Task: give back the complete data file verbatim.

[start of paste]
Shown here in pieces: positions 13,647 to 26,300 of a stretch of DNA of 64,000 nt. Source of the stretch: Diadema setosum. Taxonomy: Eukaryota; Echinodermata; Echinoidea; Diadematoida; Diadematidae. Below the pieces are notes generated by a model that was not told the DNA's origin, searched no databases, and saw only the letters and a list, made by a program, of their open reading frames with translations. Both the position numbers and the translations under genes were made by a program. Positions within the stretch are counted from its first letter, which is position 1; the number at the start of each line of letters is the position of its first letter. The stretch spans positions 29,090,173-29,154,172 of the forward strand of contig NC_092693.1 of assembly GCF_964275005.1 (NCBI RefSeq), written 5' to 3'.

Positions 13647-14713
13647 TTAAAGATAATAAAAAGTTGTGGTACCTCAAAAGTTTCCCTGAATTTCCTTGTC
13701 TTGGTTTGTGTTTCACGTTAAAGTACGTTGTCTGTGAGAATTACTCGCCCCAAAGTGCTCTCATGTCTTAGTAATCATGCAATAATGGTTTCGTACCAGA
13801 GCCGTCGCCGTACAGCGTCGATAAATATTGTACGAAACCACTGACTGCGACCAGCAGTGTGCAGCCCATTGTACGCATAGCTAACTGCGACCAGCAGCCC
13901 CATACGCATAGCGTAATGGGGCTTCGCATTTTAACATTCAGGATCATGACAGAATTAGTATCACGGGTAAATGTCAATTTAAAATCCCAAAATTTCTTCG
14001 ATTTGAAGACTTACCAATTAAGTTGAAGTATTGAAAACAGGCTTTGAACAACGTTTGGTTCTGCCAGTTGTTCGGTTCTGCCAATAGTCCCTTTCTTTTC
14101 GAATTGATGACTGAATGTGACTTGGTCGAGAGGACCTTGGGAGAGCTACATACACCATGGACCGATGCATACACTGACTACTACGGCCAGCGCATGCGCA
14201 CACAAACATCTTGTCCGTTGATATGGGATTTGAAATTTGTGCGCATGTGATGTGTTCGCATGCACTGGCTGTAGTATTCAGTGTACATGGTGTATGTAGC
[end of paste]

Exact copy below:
Shown here in pieces: positions 13,647 to 26,300 of a stretch of DNA of 64,000 nt. Source of the stretch: Diadema setosum. Taxonomy: Eukaryota; Echinodermata; Echinoidea; Diadematoida; Diadematidae. Below the pieces are notes generated by a model that was not told the DNA's origin, searched no databases, and saw only the letters and a list, made by a program, of their open reading frames with translations. Both the position numbers and the translations under genes were made by a program. Positions within the stretch are counted from its first letter, which is position 1; the number at the start of each line of letters is the position of its first letter. The stretch spans positions 29,090,173-29,154,172 of the forward strand of contig NC_092693.1 of assembly GCF_964275005.1 (NCBI RefSeq), written 5' to 3'.

Positions 13647-14713
13647 TTAAAGATAATAAAAAGTTGTGGTACCTCAAAAGTTTCCCTGAATTTCCTTGTC
13701 TTGGTTTGTGTTTCACGTTAAAGTACGTTGTCTGTGAGAATTACTCGCCCCAAAGTGCTCTCATGTCTTAGTAATCATGCAATAATGGTTTCGTACCAGA
13801 GCCGTCGCCGTACAGCGTCGATAAATATTGTACGAAACCACTGACTGCGACCAGCAGTGTGCAGCCCATTGTACGCATAGCTAACTGCGACCAGCAGCCC
13901 CATACGCATAGCGTAATGGGGCTTCGCATTTTAACATTCAGGATCATGACAGAATTAGTATCACGGGTAAATGTCAATTTAAAATCCCAAAATTTCTTCG
14001 ATTTGAAGACTTACCAATTAAGTTGAAGTATTGAAAACAGGCTTTGAACAACGTTTGGTTCTGCCAGTTGTTCGGTTCTGCCAATAGTCCCTTTCTTTTC
14101 GAATTGATGACTGAATGTGACTTGGTCGAGAGGACCTTGGGAGAGCTACATACACCATGGACCGATGCATACACTGACTACTACGGCCAGCGCATGCGCA
14201 CACAAACATCTTGTCCGTTGATATGGGATTTGAAATTTGTGCGCATGTGATGTGTTCGCATGCACTGGCTGTAGTATTCAGTGTACATGGTGTATGTAGC